The number of inmates executed this year dropped nearly ten percent from 2012, according to a year-end report by the Death Penalty Information Center (DPIC). There were 39 executions in 2013, with more than half taking place in just two states. The report comes as support for the death penalty is hitting record lows and more states are striking the law from their books.
This is the second time since 1994 that executions have dipped below 40. The number of new death sentences, 80, rose slightly from last year, but still hovered around the lowest level since the U.S. Supreme Court reinstated the death penalty in 1976.
Over the past decade, the use of the death penalty has been steadily declining, and six states, most recently Maryland, have repealed the law. Americans’ support for the death penalty also sunk to its lowest level in 40 years in October.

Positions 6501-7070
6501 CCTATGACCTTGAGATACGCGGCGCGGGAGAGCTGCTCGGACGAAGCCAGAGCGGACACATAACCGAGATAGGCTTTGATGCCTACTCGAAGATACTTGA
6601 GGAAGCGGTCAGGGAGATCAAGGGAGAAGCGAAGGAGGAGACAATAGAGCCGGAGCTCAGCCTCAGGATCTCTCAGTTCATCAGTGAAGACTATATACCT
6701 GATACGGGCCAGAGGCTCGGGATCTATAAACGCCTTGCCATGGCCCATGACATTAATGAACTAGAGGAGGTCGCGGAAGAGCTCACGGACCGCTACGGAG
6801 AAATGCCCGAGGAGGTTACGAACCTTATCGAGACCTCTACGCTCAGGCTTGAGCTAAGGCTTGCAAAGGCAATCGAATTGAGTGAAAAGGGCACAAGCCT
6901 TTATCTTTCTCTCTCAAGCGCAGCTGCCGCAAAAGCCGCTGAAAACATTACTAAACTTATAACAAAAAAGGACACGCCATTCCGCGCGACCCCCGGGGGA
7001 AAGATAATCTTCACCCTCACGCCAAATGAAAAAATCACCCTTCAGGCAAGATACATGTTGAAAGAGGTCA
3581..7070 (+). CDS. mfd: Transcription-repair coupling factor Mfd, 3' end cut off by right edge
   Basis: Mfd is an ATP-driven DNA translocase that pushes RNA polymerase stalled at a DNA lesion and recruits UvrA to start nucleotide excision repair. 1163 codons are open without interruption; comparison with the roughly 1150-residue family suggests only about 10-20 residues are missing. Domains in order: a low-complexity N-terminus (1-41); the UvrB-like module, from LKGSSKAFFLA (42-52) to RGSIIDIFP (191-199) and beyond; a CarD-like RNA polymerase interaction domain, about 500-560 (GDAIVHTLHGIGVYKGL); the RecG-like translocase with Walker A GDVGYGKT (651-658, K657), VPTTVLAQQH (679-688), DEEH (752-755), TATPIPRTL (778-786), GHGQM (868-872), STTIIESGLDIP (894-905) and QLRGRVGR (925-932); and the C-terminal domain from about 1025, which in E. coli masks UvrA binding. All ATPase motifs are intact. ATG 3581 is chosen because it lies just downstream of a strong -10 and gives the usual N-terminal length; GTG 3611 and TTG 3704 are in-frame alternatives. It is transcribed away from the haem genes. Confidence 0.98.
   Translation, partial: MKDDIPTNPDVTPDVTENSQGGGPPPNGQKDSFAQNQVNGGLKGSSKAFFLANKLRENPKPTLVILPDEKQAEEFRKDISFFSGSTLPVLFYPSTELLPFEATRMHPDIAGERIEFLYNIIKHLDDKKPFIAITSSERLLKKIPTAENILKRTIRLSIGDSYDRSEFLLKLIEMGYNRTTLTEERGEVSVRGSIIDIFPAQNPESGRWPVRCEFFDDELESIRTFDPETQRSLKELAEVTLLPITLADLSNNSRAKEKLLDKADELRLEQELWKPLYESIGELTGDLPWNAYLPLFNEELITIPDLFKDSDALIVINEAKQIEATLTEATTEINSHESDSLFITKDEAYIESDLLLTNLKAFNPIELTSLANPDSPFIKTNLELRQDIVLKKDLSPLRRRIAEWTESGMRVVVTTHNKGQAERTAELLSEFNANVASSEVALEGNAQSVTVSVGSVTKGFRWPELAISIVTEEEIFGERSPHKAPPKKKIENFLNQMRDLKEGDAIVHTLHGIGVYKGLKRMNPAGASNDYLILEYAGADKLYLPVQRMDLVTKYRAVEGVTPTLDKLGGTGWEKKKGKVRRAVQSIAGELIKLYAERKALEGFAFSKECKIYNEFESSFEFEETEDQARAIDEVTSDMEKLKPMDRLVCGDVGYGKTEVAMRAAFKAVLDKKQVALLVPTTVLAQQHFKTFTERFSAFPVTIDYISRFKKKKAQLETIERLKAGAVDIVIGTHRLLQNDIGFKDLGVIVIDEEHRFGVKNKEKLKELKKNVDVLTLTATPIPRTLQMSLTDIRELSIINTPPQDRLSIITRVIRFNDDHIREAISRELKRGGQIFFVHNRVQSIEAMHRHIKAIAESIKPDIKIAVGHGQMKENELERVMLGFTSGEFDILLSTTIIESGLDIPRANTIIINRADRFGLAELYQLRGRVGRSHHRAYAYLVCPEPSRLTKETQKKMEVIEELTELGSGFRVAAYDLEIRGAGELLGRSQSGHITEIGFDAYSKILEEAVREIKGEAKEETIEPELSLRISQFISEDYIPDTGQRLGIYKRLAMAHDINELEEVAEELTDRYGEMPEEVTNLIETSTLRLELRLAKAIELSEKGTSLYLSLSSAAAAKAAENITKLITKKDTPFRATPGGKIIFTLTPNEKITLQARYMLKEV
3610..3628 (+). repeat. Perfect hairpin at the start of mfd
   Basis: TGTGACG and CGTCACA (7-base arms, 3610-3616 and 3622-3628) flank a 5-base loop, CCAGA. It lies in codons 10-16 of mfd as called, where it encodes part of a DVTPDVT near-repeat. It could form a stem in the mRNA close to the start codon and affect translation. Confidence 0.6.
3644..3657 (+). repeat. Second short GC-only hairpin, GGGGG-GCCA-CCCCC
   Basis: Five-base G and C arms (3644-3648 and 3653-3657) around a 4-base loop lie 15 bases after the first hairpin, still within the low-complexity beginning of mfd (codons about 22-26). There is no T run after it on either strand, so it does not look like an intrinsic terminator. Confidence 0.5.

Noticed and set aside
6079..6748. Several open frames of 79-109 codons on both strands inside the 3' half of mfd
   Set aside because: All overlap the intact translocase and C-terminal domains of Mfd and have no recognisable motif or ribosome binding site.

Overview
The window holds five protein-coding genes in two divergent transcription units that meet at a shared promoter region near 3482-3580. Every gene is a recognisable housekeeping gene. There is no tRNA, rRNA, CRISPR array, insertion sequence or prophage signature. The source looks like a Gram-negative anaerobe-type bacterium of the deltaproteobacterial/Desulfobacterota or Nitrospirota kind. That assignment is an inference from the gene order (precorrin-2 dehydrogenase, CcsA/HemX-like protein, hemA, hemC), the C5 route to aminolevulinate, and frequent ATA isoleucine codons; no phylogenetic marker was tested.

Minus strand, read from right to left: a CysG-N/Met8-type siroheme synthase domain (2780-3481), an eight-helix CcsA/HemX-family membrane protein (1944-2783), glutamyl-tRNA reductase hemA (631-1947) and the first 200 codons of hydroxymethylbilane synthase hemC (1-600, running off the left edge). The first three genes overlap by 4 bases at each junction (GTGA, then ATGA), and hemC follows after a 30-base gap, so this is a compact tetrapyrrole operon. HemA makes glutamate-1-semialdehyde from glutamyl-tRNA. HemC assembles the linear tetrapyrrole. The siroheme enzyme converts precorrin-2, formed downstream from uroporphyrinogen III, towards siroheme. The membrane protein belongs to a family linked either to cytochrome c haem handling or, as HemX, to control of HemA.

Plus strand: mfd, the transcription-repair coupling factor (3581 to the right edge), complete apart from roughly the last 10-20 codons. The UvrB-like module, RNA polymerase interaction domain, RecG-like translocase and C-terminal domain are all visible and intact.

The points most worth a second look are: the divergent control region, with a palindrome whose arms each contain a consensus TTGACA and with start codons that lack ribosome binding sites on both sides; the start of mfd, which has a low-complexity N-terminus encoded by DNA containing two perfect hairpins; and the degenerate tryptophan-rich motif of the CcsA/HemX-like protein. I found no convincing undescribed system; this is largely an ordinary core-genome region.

However, a handful of states are still conducting most U.S. executions. According to the DPIC report, all 39 executions this year were in nine states, led by Texas and Florida. More than 80 percent of executions took place in the South, and are concentrated among just 2 percent of counties in the U.S.
Other states that still use the death penalty refrained this year not because of moral qualms, but because of a lack of the necessary lethal drugs. “One of the reasons for fewer executions in 2013 was the ongoing problem that states have had in ﬁnding a consistent means of carrying out executions,” the report notes. Many European and Asian companies that manufacture the drugs for lethal injections have refused to sell them to prisons on ethical grounds, and the European Commission banned the export of lethal injection drugs in 2011. As a result, the report notes, several states have had to postpone executions as they search for alternatives. California, North Carolina, Maryland and Arkansas have not seen an execution in over 7 years because of lethal drug disputes. However, other states including Ohio, Georgia, and Texas are circumventing the international ban and turning instead to unapproved and untested drugs to kill inmates.